Members of the Australian Nursing and Midwifery Federation (ANMF) are supporting a First Nations Voice to Parliament — as a pathway to ensuring we have the very best health outcomes for the whole community.
Speaking ahead of a ‘Health Workers for Yes’ rally in Adelaide today, ANMF Federal Secretary Annie Butler said the Voice was a natural extension of person-centred care, a central tenet of health care, which ensures people are involved and supported to have control over their own care to lead to better outcomes.
“As health experts, our core business is ensuring the health and wellbeing of all Australians across the community. A Voice to Parliament represents a once-in-a-generation opportunity to address the healthcare disparities faced by First Nations people and help achieve health equity and justice for all Australians,” Ms Butler said.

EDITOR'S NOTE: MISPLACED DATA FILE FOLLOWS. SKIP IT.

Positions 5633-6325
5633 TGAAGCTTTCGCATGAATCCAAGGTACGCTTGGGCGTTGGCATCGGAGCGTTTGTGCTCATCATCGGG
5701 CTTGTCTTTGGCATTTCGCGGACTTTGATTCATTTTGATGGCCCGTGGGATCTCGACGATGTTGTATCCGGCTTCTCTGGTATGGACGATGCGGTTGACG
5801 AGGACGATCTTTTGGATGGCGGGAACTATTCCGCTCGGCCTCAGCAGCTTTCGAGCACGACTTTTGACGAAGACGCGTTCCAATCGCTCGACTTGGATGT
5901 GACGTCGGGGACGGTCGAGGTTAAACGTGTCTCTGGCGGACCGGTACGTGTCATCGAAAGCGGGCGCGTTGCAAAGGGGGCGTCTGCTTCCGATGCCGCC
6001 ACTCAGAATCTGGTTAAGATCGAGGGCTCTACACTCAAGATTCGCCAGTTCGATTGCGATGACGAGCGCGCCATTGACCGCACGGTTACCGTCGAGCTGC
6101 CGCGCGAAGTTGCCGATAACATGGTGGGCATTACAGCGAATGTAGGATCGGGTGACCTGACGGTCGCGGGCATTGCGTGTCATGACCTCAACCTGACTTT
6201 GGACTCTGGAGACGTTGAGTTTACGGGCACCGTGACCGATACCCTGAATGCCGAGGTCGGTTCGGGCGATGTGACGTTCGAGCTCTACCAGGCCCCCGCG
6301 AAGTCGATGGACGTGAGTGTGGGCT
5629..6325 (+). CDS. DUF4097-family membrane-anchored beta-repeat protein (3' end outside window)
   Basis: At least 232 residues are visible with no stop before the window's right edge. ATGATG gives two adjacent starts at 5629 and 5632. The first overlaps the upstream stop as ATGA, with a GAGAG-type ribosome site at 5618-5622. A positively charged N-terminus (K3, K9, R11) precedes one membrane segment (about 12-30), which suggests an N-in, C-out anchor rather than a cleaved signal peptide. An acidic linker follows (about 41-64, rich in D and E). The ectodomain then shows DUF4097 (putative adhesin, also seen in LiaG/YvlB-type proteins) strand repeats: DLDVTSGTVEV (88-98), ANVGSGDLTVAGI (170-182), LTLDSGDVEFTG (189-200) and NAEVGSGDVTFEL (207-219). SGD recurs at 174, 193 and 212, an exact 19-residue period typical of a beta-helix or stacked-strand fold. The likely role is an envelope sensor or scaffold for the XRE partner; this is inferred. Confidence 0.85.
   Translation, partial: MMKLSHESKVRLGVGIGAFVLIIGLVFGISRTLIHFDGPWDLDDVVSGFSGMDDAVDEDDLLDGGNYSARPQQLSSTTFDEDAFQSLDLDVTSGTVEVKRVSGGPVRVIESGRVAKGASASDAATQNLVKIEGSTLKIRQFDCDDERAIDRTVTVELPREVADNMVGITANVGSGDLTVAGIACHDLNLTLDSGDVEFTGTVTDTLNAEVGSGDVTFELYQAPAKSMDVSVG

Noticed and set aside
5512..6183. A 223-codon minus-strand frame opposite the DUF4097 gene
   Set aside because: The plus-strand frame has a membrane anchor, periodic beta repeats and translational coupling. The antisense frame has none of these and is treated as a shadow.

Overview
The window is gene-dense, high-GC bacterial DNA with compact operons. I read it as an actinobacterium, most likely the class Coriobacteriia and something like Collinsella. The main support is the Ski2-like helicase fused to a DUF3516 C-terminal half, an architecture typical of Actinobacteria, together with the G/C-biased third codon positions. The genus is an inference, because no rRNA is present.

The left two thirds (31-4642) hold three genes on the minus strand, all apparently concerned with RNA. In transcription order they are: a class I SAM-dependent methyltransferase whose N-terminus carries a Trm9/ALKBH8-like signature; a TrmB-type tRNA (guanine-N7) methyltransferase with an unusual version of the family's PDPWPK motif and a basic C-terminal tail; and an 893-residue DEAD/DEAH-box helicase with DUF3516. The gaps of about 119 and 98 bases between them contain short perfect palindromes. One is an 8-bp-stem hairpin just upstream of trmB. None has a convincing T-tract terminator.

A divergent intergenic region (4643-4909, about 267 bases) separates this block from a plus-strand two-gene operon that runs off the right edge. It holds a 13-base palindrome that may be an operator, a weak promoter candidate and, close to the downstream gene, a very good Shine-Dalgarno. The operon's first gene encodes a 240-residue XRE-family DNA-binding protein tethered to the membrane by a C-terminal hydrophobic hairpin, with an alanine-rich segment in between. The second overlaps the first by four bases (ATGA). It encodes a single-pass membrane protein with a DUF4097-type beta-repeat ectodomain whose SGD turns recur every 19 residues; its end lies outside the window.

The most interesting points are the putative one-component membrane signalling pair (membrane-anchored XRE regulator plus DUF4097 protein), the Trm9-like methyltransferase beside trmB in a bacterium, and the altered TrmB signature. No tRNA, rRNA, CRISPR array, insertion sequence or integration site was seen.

“We have witnessed first-hand the ongoing health disparities between Aboriginal and Torres Strait Islander peoples and other Australians, which have persisted for decades, largely because Aboriginal and Torres Strait Islander peoples have had a say, they have had decisions made them, not them.
“A Voice to Parliament would see First Nations communities involved in developing national, culturally appropriate policies, which would lead to significantly better health outcomes, especially in rural, regional and remote areas.
“We’ve seen the success of ‘Birthing on Country’ programs which have improved outcomes for First Nations Mothers and their babies, but we need to do more. The Voice will be the first step in closing the gap — it has to happen.”
Ms Butler will be joined at the Rally by by Minister for Health and Aged Care Mark Butler and ACTU Secretary Sally McManus.
The ANMF, with over 321,000 members, is the industrial and professional voice for nurses, midwives and carers in Australia.
Media release authorised by Annie Butler, ANMF Federal Secretary. 1/365 Queen St, Melbourne.
ANMF media inquiries:
Richard Lenarduzzi 0411 254 390